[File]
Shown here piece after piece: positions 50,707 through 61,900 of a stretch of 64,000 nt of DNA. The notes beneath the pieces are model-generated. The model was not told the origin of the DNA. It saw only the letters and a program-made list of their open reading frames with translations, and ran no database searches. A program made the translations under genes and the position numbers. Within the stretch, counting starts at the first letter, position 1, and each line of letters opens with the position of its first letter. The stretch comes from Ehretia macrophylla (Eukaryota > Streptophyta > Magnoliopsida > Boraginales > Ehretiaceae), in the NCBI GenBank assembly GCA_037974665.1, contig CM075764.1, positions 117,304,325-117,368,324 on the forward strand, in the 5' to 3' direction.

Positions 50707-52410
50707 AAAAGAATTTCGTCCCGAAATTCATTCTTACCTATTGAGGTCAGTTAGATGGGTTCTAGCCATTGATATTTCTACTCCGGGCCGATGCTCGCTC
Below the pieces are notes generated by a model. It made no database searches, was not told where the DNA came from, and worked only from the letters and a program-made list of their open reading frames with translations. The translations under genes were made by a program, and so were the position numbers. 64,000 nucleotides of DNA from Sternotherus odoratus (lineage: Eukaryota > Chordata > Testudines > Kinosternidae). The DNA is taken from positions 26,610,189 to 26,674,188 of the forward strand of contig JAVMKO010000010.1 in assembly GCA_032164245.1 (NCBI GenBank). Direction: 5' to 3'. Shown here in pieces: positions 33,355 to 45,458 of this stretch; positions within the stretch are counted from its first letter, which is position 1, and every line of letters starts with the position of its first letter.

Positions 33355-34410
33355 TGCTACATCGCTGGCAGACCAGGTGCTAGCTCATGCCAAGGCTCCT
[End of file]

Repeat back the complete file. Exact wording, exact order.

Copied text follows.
Shown here piece after piece: positions 50,707 through 61,900 of a stretch of 64,000 nt of DNA. The notes beneath the pieces are model-generated. The model was not told the origin of the DNA. It saw only the letters and a program-made list of their open reading frames with translations, and ran no database searches. A program made the translations under genes and the position numbers. Within the stretch, counting starts at the first letter, position 1, and each line of letters opens with the position of its first letter. The stretch comes from Ehretia macrophylla (Eukaryota > Streptophyta > Magnoliopsida > Boraginales > Ehretiaceae), in the NCBI GenBank assembly GCA_037974665.1, contig CM075764.1, positions 117,304,325-117,368,324 on the forward strand, in the 5' to 3' direction.

Positions 50707-52410
50707 AAAAGAATTTCGTCCCGAAATTCATTCTTACCTATTGAGGTCAGTTAGATGGGTTCTAGCCATTGATATTTCTACTCCGGGCCGATGCTCGCTC
Below the pieces are notes generated by a model. It made no database searches, was not told where the DNA came from, and worked only from the letters and a program-made list of their open reading frames with translations. The translations under genes were made by a program, and so were the position numbers. 64,000 nucleotides of DNA from Sternotherus odoratus (lineage: Eukaryota > Chordata > Testudines > Kinosternidae). The DNA is taken from positions 26,610,189 to 26,674,188 of the forward strand of contig JAVMKO010000010.1 in assembly GCA_032164245.1 (NCBI GenBank). Direction: 5' to 3'. Shown here in pieces: positions 33,355 to 45,458 of this stretch; positions within the stretch are counted from its first letter, which is position 1, and every line of letters starts with the position of its first letter.

Positions 33355-34410
33355 TGCTACATCGCTGGCAGACCAGGTGCTAGCTCATGCCAAGGCTCCT